Features and Opinions Editor, Édith de Faoite, explores the surprise, sorrow and celebration following the death of Queen Elizabeth II.


I often see things that surprise me, but when I saw a video on Twitter of Michelle O’ Neill and the newly-crowned King Charles III, it took me a second to believe it. The aspect of this that was even stranger to me was the warm manner with which the new king interacted with the head of the republican party of the North. This meeting sparked much conversation, including some criticism that this interaction was receiving too much attention. According to Arlene Foster, there was too much focus on it as there have been many meetings between members of the monarchy and Sinn Féin over the years. The question in the minds of the people, especially here in Ireland, is: what’s in store for the people of the North now? 


It has been said again and again that Queen Elizabeth II was popular as a result of the stability she provided to the people of the United Kingdom and she led the country through the terms of 15 Prime Ministers (both long and short) and countless significant events. Those in favour of the monarchy argue that it gives stability to the country during times of uncertainty, but in the space of a week, a new Prime Minister and a new king was appointed in the United Kingdom. That doesn’t look like stability to me. 


Indeed, there were varying responses to the Queen’s death, and the full range of these responses could be seen on the island of Ireland. To use one example, the fans of the soccer club Shamrock Rovers were recorded singing in celebration of the Queen’s death during a soccer match against the Swedish team Djurgardens. On the other hand, graffiti was painted on a wall in Dublin that mourned the loss of the Queen. Hundreds of people came to offer their condolences when the King came to Northern Ireland on his official visit, but then there was a group in a pub in Derry that were recorded jubilantly celebrating when the Queen’s death was first announced. 


Now there is a changeover regarding the monarchy. Instead of a frail old woman that reigned for as long as most everyone could remember, we now have a far more controversial figure. From the scandals regarding his personal relationships with Diana and Camilla (don’t forget the tampon incident) to the rumours that he has attempted to exert his influence in political affairs, there is an endless list of negative situations associated with him in the eye’s of the public. 


We also cannot forget the new king’s relationship with the military. King Charles is the Colonel in Chief of the Parachute Regiment, along with other military titles. The people of the North will never forget the devastation caused by soldiers from that regiment in the region. It was members of that regiment that were responsible for the massacre in Ballymurphy and for Bloody Sunday, violent events where innocent civilians were murdered. It’s difficult to forget the connection that King Charles has to those dark days. There is a possibility that many in the North will be unhappy with a king that has a hand in a group that is responsible for death, violence and terror in the region.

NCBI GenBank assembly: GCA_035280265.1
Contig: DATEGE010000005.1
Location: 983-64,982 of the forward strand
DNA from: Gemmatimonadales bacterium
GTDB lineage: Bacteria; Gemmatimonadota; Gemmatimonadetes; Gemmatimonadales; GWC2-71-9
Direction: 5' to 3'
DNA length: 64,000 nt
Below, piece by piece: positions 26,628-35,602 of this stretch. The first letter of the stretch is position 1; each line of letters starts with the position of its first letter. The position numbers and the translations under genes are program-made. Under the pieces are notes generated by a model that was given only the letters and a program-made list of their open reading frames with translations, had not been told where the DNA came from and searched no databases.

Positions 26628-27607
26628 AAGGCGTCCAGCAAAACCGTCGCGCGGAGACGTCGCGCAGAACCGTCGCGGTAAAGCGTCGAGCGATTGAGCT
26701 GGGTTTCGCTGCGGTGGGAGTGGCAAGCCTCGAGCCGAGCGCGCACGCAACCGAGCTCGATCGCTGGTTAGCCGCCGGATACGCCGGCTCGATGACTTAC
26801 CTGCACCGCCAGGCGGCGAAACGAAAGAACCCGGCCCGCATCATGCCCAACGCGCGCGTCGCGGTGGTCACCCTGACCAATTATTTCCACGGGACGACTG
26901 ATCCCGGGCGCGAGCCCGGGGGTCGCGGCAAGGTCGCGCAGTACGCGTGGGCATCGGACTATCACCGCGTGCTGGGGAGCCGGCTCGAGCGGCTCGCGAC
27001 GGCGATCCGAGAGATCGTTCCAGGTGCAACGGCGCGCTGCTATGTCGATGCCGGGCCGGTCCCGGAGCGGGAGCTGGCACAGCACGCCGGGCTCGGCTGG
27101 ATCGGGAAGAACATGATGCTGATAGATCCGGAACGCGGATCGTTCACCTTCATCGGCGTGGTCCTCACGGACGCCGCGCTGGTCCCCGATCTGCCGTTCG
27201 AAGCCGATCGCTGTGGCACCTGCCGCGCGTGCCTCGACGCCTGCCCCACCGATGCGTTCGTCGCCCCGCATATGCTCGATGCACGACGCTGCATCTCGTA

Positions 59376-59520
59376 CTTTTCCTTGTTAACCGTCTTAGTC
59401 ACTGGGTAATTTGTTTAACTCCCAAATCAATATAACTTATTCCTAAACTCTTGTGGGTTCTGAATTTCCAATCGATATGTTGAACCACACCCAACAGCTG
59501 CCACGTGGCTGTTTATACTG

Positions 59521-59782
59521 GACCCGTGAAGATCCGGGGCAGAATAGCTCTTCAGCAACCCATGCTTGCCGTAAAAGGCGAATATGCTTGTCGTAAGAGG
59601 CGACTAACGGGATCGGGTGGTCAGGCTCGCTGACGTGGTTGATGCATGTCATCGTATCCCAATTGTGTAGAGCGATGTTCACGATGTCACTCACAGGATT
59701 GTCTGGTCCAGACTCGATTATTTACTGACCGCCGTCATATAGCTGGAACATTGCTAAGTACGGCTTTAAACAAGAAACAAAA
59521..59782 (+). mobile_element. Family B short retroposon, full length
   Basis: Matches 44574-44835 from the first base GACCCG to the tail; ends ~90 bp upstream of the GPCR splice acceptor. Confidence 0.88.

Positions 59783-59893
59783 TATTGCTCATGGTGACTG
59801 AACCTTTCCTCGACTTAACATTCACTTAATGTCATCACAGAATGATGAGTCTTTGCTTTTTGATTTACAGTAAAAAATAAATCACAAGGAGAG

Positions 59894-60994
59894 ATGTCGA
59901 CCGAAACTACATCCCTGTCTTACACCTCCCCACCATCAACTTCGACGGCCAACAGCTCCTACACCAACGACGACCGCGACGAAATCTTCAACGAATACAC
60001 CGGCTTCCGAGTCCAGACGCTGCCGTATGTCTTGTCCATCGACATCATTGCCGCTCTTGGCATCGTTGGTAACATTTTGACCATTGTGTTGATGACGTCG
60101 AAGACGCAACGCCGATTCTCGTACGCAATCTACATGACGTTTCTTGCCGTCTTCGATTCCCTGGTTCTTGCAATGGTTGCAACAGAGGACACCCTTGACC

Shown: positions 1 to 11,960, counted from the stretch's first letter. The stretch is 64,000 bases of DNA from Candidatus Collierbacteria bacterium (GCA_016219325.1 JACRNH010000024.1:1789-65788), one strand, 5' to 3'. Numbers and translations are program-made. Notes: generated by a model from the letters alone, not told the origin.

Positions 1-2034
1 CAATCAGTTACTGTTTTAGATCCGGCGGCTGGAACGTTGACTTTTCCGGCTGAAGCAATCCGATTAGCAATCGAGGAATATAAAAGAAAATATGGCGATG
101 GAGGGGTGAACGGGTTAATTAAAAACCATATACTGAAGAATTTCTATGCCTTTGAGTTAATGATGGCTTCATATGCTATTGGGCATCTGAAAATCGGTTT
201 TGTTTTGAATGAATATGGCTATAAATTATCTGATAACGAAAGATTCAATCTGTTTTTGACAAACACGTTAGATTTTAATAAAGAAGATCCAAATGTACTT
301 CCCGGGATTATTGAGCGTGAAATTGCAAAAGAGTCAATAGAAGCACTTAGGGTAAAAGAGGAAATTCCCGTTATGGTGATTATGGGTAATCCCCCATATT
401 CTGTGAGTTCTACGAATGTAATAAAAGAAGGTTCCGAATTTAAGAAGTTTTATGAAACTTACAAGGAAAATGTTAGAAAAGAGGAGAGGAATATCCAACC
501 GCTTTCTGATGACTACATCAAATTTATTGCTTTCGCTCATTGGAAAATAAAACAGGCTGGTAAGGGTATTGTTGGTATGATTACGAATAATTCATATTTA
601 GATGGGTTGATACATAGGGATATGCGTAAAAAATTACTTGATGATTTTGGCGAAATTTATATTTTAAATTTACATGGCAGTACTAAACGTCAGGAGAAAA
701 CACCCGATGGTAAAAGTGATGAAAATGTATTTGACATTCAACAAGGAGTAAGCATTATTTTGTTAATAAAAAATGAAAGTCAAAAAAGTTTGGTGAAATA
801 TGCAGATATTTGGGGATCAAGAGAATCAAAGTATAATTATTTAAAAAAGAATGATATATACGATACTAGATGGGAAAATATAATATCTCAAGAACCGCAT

Another of the chilling aspects of the death of the Queen is the cost of the funeral and all associated events. It has been reported that the funeral will cost around £8 million, and that is only a rough estimate as the true cost has not been released by the Palace. It has been announced, however, that taxpayers will be shouldered with the financial burden of the funeral. Security costs will be included and they will be high, due to the attendance of a majority of the world’s leaders. The pay of workers that are working and will be working on the day must also be considered in the final cost. At the funeral of the Queen Mother in 2002, there were approximately 12,000 police officers and 1,000 various others working, but we can expect many more in this case. There was a cost of £5.4 million associated with that funeral, just to get a rough idea of what can be expected in this instance. This is all happening amid a cost of living crisis worse than has been experienced in many decades. According to the Asda’s Income Tracker, the average family in the North have less than a hundred pounds left at the end of each month. People are at their wit’s end trying to pay the bills, without help from the government, but the same government is willing to splurge millions of taxpayer pounds on a funeral for a woman who had an estimated worth of around £300 million. 


I’m not going to deny that the Queen was not important. Many people around the world were fond of her. She ascended to the throne when the United Kingdom was at the height of its power, with an empire that covered vast portions of the earth. She provided a sense of stability during times of uncertainty and, for many, she represented the strength of the United Kingdom. But now, it is a chance for everyone, especially those in the North, to reexamine the importance of the monarchy. Will the people of the North attempt to get rid of this institution, headed by a military man responsible for death and devastation, or will they choose to focus on the future. Maybe we should follow the lead of Michelle O’ Neill and acknowledge the shared history between Ireland and the United Kingdom, while also fighting for freedom from the vestiges of imperialism. 

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